Experiments suggest ancient four-holed ivory baton was used to make rope
A pair of historians at the University of Tübingen have found evidence that an ancient baton, thought to be a work of art created by early humans thousands of years ago, is actually a device to assist with making rope. In their study, published in the journal Science Advances, Nicholas Conard and Veerle Rots created a replica of the baton and found that it could easily be used to make rope.
In 2015, multiple pieces of ivory were discovered in a cave in Germany's Hohle Fels, all of which showed signs of workmanship. Dating of the pieces showed they had been fashioned approximately 37,000 years ago, likely by modern humans. Since that time, researchers have believed the ivory pieces were fashioned from a mammoth tusk as works of art. In this new study, the researchers found evidence that at least one of them was instead a baton carved in a way that eased the task of making rope.
Prior research has shown that early humans were making rope thousands of years ago, and were living in the part of Germany where the batons were found. One of the pieces, a baton approximately 21 cm long, looked to the researchers like a modern cricket bat with four holes carved through its flattest part.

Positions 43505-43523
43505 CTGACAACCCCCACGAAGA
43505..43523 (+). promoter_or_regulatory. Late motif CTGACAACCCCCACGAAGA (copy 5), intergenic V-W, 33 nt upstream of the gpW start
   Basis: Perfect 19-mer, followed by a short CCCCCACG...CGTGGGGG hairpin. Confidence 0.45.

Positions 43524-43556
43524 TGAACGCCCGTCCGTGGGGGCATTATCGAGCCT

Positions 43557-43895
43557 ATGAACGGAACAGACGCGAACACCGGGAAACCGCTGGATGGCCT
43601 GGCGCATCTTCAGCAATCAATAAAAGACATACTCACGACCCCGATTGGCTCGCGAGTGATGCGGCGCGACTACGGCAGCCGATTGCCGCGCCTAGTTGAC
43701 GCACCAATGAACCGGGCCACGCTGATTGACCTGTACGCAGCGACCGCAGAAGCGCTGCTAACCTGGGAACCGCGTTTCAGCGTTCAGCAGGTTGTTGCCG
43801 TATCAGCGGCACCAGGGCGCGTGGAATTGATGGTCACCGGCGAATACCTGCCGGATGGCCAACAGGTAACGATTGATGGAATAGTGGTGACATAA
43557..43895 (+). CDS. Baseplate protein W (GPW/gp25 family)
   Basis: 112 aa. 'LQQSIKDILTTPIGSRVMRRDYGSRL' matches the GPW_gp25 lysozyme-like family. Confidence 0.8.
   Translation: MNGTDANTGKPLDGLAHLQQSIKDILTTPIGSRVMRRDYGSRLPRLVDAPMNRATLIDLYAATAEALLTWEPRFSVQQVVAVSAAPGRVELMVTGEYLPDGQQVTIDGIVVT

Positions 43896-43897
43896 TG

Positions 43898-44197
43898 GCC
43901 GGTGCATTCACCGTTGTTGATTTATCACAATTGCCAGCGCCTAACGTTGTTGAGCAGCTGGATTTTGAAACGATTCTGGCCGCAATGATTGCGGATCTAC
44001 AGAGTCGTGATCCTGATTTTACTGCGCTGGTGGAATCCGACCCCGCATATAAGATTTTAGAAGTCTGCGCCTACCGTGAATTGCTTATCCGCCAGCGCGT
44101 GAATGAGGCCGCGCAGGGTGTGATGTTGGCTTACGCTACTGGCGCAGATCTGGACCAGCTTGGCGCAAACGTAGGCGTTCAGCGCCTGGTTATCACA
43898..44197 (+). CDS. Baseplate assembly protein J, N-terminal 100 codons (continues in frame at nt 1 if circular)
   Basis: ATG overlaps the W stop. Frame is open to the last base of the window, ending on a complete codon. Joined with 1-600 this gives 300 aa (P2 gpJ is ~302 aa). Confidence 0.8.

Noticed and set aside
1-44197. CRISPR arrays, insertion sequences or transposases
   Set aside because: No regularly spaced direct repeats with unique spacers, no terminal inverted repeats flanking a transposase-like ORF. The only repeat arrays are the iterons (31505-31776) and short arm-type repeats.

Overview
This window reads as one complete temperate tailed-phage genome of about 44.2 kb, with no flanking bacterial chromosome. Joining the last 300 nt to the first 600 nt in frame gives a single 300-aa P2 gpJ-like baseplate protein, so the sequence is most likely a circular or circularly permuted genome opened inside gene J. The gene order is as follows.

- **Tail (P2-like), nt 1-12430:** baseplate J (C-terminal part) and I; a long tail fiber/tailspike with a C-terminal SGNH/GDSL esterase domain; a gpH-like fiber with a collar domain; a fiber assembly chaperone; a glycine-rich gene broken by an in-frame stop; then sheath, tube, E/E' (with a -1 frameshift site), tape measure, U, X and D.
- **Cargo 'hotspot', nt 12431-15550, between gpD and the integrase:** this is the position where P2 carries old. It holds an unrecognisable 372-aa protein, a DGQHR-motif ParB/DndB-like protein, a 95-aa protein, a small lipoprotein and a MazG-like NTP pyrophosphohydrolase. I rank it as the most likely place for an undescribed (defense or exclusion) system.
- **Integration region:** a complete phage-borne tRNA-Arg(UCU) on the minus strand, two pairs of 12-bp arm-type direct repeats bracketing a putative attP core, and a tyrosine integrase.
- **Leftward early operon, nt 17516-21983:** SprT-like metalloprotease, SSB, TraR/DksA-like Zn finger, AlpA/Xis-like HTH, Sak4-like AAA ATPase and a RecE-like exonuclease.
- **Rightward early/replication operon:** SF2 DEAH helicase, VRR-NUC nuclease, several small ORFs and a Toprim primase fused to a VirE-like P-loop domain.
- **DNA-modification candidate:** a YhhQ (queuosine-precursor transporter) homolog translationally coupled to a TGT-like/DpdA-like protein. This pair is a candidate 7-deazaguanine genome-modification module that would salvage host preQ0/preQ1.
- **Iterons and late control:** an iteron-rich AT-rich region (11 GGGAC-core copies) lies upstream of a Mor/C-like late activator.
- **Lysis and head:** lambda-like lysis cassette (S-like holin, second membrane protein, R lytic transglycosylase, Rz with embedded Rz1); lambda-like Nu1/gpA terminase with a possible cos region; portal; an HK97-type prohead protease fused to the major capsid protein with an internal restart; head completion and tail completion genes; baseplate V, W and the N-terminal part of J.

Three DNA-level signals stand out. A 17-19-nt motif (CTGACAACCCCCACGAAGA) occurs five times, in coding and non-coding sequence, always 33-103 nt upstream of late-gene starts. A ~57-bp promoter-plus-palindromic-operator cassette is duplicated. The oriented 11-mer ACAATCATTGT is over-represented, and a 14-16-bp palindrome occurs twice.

Working on a hunch, the researchers studied the baton and found wear on the edges of the holes, along with groves, indicating that something had been repeatedly pulled through them. Residue on the hole walls suggested that it was some sort of plant material.
Convinced that the baton had been used to make rope, the researchers created a replica of the baton and then tried to use it in that way. They experimented with several materials, including nettles, willow, linden, cattail, hemp, flax and deer sinew. They found that the baton would have worked well for such a purpose.
Making rope involves twining, like braiding hair, using multiple strands. To make rope using the baton, individual strands were passed through the holes, which kept them in place. As the strands were fed through together, a person on the opposite side would twine them together, resulting in a well-formed rope.
More information: Nicholas J. Conard et al, Rope making in the Aurignacian of Central Europe more than 35,000 years ago, Science Advances (2024). DOI: 10.1126/sciadv.adh5217
Journal information: Science Advances
© 2024 Science X Network